Middle East peace depends on Jews, Muslims becoming Christians, Harris once preached

North Carolina’s 9th District Democratic and Republican Congressional candidates face off in their first debate

Mark Harris and Dan McCready debated on WBTV to have a seat in the 9th District which stretches from southeast Charlotte to Fayettevile.
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Mark Harris and Dan McCready debated on WBTV to have a seat in the 9th District which stretches from southeast Charlotte to Fayettevile.

Mark Harris, the former pastor at Charlotte’s First Baptist Church and a Republican candidate for the U.S. House, said in a 2011 sermon that there would be no peace in Jerusalem until Jews and Muslims convert to Christianity.

The content of the sermon and others that warn against Islam and the threat of Islamic rule were first reported by CNN on Friday, just days before Election Day on Tuesday, where Harris is locked in a tight race against Democratic candidate Dan McCready. Harris, 52, beat incumbent Rep. Robert Pittenger in the GOP primary for North Carolina’s 9th Congressional District.

Both campaigns declined comment about the CNN story when contacted by The Charlotte Observer on Friday afternoon.

Harris’ sermons about the role of women attracted media attention earlier in the campaign.

Many of Harris’ sermons remain on the internet, including ones from 2010, 2011 and 2014 in which Harris talks about Islam. CNN linked to videos and audio of the sermons. Harris resigned as pastor of First Baptist Church in 2017 to run for Congress.

In a sermon on Jan. 16, 2011, Harris discussed a recent trip to Israel. He said people there often asked him to pray for peace in Jerusalem.

“When will we understand that just as Jesus shared in the days when he walked on this earth, there will never be peace in Jerusalem until the day comes that every knee shall bow, every tongue shall confess that Jesus Christ is Lord? To the glory of God the father. that’s what it’s going to take,” Harris said.

“We can have all kinds of political decisions and we can have all kinds of compromises and those are good and those are necessary and those are great but Jesus, when he went into Jerusalem, said, ‘I am the vine. I’m the true vine.’ And until those that are called in Islam realize that and until those that are called in Judaism realize that, for that matter until those that are caught in the religion of Christianity and are missing the personal relationship with Jesus Christ, realize that, there’ll never be peace in their soul or peace in their city.”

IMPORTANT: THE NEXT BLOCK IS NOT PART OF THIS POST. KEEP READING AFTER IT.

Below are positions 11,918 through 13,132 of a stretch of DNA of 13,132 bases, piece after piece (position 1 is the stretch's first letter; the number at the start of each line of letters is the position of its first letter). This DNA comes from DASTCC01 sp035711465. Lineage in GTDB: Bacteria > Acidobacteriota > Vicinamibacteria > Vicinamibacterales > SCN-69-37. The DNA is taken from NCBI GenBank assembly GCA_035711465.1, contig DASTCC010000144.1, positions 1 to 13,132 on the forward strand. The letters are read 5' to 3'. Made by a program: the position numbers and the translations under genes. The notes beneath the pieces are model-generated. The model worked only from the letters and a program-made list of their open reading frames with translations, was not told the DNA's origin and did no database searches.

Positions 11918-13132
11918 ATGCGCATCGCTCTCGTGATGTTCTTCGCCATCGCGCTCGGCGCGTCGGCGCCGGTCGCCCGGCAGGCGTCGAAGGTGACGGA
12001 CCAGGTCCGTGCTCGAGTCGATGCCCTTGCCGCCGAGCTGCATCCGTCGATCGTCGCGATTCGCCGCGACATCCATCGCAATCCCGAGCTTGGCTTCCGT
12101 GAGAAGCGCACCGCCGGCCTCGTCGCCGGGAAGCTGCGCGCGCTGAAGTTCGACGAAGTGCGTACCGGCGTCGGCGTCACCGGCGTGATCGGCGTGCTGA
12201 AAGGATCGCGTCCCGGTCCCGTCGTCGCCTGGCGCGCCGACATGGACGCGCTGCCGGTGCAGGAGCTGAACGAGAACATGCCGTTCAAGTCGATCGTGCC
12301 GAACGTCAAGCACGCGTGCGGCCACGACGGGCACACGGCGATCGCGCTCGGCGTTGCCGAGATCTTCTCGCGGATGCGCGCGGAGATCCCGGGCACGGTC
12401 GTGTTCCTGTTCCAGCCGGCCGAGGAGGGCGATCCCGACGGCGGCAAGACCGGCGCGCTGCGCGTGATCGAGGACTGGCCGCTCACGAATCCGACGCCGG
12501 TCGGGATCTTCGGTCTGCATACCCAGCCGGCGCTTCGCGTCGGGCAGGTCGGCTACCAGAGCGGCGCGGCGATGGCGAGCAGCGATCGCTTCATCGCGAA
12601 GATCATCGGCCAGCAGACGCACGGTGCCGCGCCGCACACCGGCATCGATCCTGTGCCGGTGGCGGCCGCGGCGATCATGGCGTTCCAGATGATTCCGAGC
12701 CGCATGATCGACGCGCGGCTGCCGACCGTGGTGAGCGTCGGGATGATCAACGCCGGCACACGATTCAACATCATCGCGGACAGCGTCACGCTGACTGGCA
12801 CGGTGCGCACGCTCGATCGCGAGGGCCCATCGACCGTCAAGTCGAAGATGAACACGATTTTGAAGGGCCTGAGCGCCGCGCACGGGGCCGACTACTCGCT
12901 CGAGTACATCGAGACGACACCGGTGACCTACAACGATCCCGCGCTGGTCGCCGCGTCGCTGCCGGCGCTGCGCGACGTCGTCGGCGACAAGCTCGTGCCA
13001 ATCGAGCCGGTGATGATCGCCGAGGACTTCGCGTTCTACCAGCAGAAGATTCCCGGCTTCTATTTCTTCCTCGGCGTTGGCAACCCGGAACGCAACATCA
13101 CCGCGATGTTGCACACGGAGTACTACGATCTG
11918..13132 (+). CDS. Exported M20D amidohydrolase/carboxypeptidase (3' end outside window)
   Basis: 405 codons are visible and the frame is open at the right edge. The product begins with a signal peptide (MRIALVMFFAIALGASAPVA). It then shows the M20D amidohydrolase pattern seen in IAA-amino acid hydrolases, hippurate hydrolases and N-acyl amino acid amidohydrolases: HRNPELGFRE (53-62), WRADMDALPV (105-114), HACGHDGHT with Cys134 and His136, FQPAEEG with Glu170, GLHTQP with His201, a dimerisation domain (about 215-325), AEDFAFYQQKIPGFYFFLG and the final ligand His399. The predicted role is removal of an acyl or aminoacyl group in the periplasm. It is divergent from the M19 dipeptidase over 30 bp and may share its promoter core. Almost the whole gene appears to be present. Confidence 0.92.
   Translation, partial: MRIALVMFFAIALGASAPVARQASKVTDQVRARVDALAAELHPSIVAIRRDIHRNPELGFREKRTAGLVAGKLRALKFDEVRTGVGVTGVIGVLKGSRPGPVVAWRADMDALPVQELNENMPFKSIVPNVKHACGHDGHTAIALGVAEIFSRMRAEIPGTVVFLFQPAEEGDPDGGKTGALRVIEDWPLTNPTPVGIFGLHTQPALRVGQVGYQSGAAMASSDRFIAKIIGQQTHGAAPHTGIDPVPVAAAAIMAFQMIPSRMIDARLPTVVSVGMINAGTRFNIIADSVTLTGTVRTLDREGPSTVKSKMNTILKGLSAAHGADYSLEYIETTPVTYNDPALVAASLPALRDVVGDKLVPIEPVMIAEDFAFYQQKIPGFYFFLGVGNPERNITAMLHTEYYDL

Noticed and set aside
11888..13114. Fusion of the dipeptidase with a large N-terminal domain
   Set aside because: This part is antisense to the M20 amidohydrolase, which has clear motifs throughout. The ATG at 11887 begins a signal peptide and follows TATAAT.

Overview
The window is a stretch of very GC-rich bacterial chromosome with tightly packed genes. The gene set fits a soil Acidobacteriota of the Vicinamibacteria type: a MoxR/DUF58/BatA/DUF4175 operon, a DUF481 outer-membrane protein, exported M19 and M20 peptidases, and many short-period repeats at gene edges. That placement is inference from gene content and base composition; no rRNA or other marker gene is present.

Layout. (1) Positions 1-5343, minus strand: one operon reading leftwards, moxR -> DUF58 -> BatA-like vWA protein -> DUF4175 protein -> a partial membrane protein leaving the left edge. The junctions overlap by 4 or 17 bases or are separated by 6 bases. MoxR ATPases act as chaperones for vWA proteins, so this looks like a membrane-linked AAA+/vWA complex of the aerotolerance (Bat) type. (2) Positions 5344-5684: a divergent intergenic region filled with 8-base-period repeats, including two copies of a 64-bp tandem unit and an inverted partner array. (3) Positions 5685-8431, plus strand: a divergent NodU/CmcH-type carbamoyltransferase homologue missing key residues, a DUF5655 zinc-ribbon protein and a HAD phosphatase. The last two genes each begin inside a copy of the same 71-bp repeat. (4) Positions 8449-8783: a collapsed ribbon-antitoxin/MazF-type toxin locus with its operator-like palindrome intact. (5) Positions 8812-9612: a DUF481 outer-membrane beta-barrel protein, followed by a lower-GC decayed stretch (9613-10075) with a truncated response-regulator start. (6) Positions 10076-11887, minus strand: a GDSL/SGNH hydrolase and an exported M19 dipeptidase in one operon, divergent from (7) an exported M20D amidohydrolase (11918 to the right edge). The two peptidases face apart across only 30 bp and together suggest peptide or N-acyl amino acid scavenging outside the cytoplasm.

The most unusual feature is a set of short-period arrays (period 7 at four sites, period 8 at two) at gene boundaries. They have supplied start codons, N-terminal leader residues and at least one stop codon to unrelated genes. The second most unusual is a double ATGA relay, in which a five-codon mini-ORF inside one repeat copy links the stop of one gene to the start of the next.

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In other sermons, Harris preached about the evils of Islam.

“There is a satanic trinity of the dragon, the beast and the false prophet. Satan is always a counterfeit,” Harris said in a November 2010 sermon, according to CNN. “Listen to me, that is why the religion of Islam is so dangerous. It is the great counterfeit of our generation.”

Christians are the largest religious group in the United States with 70.6 percent of the population identifying as Christian, according to the Pew Research Center. Muslims make up less than 1 percent of the population.

In 2017, there were 3.45 million Muslims living in the United States, according to an estimate from the Pew Research Center, a number that could grow to 8 million in 2050.

The Council on American-Islamic Relations, the nation’s largest Muslim civil rights and advocacy organization, called on the North Carolina Republican Party to condemn Harris’ comments.

“Mr. Harris’s inaccurate and inflammatory sermons against American Muslims and Islam endanger the lives of Muslims and must be repudiated by the Republican Party of North Carolina,” said Robert McCaw, CAIR’s director of government affairs.

In a June 2014 sermon, during President Barack Obama’s second term, Harris discussed many political issues facing the United States — complaining about the legalization of marijuana and gambling in several states, the federal government’s intrusion into several industries and the growing federal debt.

He then talked about a “spiritual wave” that threatens the U.S., warning about the country’s declining Christianity.

Harris then showed a video, saying it showed “some cold-hard facts that need to be exposed.” The video warned of Muslims taking over Europe, claiming that birthrates among European women in the European Union and heavy migration from Islamic countries threatened to change the continent.

The same thing, the video said, is starting to happen in Canada and possibly the United States. The video warned there could be 50 million Muslims living in 30 years.

“The world that we live in is not the world in which our children and grandchildren will live,” the narrator of the video said.

After the video, Harris was critical of what he said was a sustained effort to remove God from the U.S. military.

It is not the first time statements about Islam have landed a North Carolina pastor in the headlines.

In 2017, Canadian officials expressed concern about a visit from Franklin Graham for his past comments calling Islam “a very wicked and evil religion” and for proposing a ban on Muslims entering the United States, according to The Charlotte Observer.

Brian Murphy: 202.383.6089; Twitter: @MurphinDC